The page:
I've been writing a series of sermons on the Sunday propers for Morning and Evening Prayer, intended for the use of layreaders. The link to that site is elsewhere on this blog. This one I felt needed to be shared a bit more widely.
A sermon for Evening Prayer on Trinity 17
First Lesson: Mal 2:1-10
Second Lesson: Luke 13:10-17
The Prophet Malachi and Our Lord Himself had some harsh things to say, at different times and in different places, to some powerful and respected people. These are not polite and respectful sayings that we heard today, are they?
And who were these powerful and respected people? Malachi spoke to the priests, the descendants of Levi, who had been chosen by God to offer sacrifice,. to lead worship, and to teach the Law to the people. Jesus spoke to the ruler of the synagogue, and also, we can assume, to the other leaders of the house of prayer and study. These were the experts in the Scripture, the ones Jesus said sat "in Moses’ seat". In both cases it was the respected religious leaders, the clergy, we might now say, the ones one was supposed to listen to, whose word should ordinarily be obeyed. They knew the Scriptures. They quoted the Scriptures. They interpreted the Scriptures. And that was what they were supposed to do.
For the most part, they seem to have done it fairly well. Jesus, after all, told his followers to hear them, but …
There was a problem in what they did with the truth they had. In their hands the truth became a weapon, a tool for excluding those of whom they did not approve, for judging and battering down those whom they judged to be sinners, for dividing men from men, and for labeling themselves better than others.
But God is love. He desireth not the death of a sinner, but that all men should live. He came not to confine His people in a crowded and crabbed little corner, but to give life, and to give it more abundantly. He came not to condemn sinners, but to call them to repentance, to invite them to sit with Him at a heavenly banquet.
But they took this precious gift of truth and used it as a club to beat down those who did not conform, to exclude them and declare them unclean, and even rejoiced that the wicked (so they thought) could not be saved.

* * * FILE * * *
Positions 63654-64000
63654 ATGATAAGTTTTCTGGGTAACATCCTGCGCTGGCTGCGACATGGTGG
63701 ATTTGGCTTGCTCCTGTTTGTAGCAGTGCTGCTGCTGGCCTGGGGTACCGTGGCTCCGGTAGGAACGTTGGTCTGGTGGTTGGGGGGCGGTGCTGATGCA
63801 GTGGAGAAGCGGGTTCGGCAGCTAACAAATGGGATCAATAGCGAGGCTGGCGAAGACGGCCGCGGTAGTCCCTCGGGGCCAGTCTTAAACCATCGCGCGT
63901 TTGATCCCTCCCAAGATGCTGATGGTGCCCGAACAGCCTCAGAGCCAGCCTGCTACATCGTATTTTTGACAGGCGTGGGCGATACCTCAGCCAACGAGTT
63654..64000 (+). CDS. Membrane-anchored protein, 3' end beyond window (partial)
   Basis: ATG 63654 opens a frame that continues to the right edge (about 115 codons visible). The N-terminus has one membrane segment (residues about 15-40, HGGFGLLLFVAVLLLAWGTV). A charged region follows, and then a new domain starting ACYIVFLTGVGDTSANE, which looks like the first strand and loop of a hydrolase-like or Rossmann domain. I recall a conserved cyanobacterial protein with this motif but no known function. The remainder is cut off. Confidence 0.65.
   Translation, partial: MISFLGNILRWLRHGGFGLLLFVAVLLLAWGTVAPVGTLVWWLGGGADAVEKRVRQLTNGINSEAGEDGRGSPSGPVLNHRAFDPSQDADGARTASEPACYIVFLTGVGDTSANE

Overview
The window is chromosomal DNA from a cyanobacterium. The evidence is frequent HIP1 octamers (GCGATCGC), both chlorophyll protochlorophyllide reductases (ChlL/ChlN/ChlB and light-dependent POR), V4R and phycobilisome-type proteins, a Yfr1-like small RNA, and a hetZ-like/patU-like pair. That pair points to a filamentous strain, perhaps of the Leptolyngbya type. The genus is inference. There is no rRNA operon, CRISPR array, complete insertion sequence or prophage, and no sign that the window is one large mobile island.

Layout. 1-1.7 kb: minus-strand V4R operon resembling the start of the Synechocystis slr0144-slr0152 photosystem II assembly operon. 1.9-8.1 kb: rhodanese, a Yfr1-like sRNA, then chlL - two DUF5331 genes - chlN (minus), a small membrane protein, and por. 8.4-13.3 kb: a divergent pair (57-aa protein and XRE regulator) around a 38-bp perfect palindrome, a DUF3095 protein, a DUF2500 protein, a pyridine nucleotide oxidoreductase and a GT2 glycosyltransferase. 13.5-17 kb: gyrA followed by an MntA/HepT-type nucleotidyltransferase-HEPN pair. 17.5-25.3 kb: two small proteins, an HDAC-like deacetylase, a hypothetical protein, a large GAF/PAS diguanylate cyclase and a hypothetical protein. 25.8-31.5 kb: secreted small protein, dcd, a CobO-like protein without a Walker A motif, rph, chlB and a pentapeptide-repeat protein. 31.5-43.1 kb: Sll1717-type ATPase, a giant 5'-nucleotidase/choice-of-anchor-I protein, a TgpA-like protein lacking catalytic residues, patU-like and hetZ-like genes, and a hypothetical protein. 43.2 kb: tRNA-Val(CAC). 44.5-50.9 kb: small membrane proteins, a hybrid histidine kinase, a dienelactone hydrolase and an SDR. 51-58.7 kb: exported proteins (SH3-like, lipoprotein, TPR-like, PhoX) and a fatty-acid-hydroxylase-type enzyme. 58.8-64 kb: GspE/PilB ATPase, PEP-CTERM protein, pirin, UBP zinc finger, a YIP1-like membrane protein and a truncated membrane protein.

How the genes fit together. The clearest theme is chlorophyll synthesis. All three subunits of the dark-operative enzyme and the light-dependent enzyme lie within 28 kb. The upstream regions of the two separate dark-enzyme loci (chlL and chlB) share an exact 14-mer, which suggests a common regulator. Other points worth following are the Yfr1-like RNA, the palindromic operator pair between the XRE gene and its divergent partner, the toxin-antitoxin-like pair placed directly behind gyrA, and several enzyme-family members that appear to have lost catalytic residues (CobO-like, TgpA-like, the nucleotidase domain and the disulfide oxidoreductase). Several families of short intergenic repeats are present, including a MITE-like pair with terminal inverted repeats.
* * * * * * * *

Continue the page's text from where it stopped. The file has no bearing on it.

And why do we have this message? What instruction does it contain for those of us who believe we have truth, who have sometimes left much behind for the sake of that truth?
Is the Lord Christ saying something in these passages that we need to hear? Are we perhaps somewhat less than perfect in our handling of the words of life? Is there perhaps truth in the criticism we hear from outside?
Let’s ask ourselves a big question: What is it that we show most clearly about ourselves to those around us? What are we loudest about in public?
Are we known by the beauties of what we believe? Do the truths of the Creeds come alive to those who watch and hear us? Is it an invitation to the wonders of salvation, and to a truly abundant life that they perceive in our words and actions? Do we convey our love for the Lord Jesus, and His love for us, and for them? Do we raise up a hunger for what God can do in the Sacraments He has given us?
Or does it appear that what is most important is the things that we oppose? Yes, it is well known that we are against the ordination of women, that we condemn sex outside of marriage, that we oppose so-called "gay marriage", that we are fiercely opposed to abortion, that we dislike much of what is known as ‘contemporary’ worship style, and most of modern ‘liberal’ theology.
Yes , we do oppose these things, and should.
But is that who we really are? Is that what we present ourselves to be? As an angry and oppositional group of people that just won’t be satisified? Is that the message we have to offer the world? Sometimes it appears that way. Sometimes even we ourselves seem to see it that way. But that is no different from the Pharisees, from the ruler of that synagogue, from those narrow-minded priests, and what sinner is going to be drawn by that?
We have a treasure. We have a message. We have a promise and an invitation.
How beautiful on the mountaintops are the feet of them that bring good news, said Isaiah..
but how ugly is a message of condemnation without Good News.
Let us pray.
Open our mouths, O Lord, to speak the wonders of thy grace. Help us to show sinners thy promise. Give us the words of peace and invitation, and help us so to live that they love be shown. Deliver us, heavenly Father, from bitterness and anger,
that our opposition to what is wrong may become an invitation to what is right, and beautiful, and saving, the Cross of thy dear Son Jesus Christ, in whose Name we pray. Amen.